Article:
ATLANTA, GA – “I have never seen so many people vomit their brains out at once,” said disappointed chief resident Frank Napoli as he focused his hollow stare into the middle of his desk, still making sense over yesterday’s noontime incident. He fiddles with his pen every now and again. “It was horrible, absolutely horrible.”
Napoli, current internal medicine chief resident at Georgia Medical Center (GMC) and future infectious diseases (ID) fellow, was excited to teach his residents and medical students about Ascaris lumbricoides, one of the world’s most common helminthic human infections. The roundworm is notorious for numerous symptoms and complications, including intestinal manifestations. Napoli had a lot to teach and couldn’t wait to do it.
“I really was pumped up, but I should’ve known a lecture on roundworms was a bad idea for a lunchtime conference,” Napoli echoed with regret. In the background, a third-year medical student is heard vomiting (“BLLERRRGHHHHHH!!!!!) and whimpering (“WHY-OH-WHY???!!!) even though the PowerPoint on roundworms was yesterday. Napoli sighs. “Roundworms on a giant screen? This went worse than the lunch lectures on eye trauma and diabetic foot ulcers.”
Interns, residents, and medical students are motivated by one thing and one thing only during noontime conference: free lunch. The opportunity to sit down, be nourished; it’s one of the handful of highlights that comes during the several years of soul searching known as medical school and residency. They nod their heads and pay attention to whatever is the topic of choice, though they could honestly care less: they’re fed now.
“I’ve been in this huge noodle phase,” explained Napoli as he showed our GomerBlog team around the main auditorium, whose floors were now covered with the stench of stale vomit and old, semi-digested noodles. “I can’t believe I didn’t connect the dots between the two. Maybe I could’ve brought in spaghetti with sauce?” He pauses. “Come to think of it, that would just look like worms in bright red blood per rectum.”
Initially, everyone was excited as they piled mounds of noodles onto paper plates and took their seats around the auditorium. It was a nice change of pace from pizza, subs, and wraps. But Napoli began to hear the moans and groans with the very first slide: Everything You Wanted to Know About Intestinal Roundworms.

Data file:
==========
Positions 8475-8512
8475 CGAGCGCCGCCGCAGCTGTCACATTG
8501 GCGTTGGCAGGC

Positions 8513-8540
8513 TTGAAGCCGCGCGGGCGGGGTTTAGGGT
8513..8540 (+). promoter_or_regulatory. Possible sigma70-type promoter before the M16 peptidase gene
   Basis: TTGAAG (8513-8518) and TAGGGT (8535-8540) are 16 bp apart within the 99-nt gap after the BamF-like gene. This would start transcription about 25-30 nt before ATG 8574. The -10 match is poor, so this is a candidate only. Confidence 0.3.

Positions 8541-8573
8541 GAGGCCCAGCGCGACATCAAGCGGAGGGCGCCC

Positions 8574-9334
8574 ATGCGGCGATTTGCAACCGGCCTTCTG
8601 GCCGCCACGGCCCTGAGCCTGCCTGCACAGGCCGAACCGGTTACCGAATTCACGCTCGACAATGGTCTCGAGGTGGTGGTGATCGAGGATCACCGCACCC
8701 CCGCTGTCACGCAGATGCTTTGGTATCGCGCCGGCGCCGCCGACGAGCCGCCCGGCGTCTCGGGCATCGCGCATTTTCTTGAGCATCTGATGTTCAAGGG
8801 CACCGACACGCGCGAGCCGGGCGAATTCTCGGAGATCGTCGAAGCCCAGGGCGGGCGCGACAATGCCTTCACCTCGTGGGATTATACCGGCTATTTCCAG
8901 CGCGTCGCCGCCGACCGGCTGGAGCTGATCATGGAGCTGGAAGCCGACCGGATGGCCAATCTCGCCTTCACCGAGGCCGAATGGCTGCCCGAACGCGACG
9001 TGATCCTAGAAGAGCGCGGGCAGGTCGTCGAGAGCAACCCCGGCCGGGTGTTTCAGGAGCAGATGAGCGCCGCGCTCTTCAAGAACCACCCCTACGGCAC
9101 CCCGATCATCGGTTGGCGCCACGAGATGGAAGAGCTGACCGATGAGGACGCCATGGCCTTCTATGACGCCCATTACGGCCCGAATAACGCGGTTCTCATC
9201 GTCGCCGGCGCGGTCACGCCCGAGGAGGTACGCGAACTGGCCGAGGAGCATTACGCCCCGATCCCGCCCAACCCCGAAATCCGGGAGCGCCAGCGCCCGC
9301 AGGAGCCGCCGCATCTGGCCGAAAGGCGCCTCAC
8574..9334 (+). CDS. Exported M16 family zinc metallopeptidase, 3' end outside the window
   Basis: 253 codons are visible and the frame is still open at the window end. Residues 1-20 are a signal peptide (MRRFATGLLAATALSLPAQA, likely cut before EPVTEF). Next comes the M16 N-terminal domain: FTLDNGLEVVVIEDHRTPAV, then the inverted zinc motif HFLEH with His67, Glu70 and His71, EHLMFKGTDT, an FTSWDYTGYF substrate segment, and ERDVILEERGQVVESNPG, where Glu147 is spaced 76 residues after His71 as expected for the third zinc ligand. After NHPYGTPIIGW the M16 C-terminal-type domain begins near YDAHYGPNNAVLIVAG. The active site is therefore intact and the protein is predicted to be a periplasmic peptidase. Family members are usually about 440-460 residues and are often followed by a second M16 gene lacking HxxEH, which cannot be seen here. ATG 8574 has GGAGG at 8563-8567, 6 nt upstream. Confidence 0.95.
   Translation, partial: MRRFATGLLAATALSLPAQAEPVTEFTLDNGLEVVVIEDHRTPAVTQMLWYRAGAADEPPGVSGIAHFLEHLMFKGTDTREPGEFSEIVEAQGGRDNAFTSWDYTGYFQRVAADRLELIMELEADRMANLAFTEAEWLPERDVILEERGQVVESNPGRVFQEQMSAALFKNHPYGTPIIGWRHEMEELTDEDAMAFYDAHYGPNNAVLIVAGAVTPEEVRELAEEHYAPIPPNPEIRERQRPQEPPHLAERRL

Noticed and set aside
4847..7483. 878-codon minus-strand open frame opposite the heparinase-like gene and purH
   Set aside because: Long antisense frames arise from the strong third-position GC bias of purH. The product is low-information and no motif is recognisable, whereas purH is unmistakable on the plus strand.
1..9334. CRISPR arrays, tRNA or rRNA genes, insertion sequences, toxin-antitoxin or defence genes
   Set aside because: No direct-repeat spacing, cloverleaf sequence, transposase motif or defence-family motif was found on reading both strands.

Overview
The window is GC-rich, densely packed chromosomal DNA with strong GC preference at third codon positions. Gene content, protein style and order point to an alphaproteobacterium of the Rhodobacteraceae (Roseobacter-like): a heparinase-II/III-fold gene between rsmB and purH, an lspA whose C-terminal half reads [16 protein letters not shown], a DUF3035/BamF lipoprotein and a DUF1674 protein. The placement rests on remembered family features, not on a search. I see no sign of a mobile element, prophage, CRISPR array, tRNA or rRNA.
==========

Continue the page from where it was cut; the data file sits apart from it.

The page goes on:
“I could sense the fear and anticipation as I went through the first few slides,” Napoli described. “It was like watching people watching a scary movie. Everyone started to sink into their seats, grabbing and holding one another for dear life. Many covered their eyes, but peaked through their fingers. A few people puked when I put up the first picture of Ascaris. I thought about stopping the lecture, but figured I should go on.”
The real damage was done when Napoli showed a looped video of 50 worms migrating out of a patient’s anus.
“Oh goodness, it was traumatic,” admitted Napoli. “When I showed the video, everyone in the auditorium looked at their plates and began vomiting fiercely. Oh, the smells, the incessant screaming… the sounds of everyone vomiting noodles while worms poured out of that poor man’s behind… there are no words to capture that…”
“It was by far the worst moment of my medical career,” shared former intern Mary Winters, who is now looking for new employment in pretty much anything that doesn’t involve worms pouring out of a person’s rectum with reckless abandon. She has given up pasta. “The only way it could been worse is if they served the roundworms themselves for lunch.”
In other news, GMC administration is taking Winters’ sarcastic comments seriously and are looking to replace the cafeteria’s current pasta selection with intestinal roundworms as a cost-cutting measure to further destroy healthcare morale.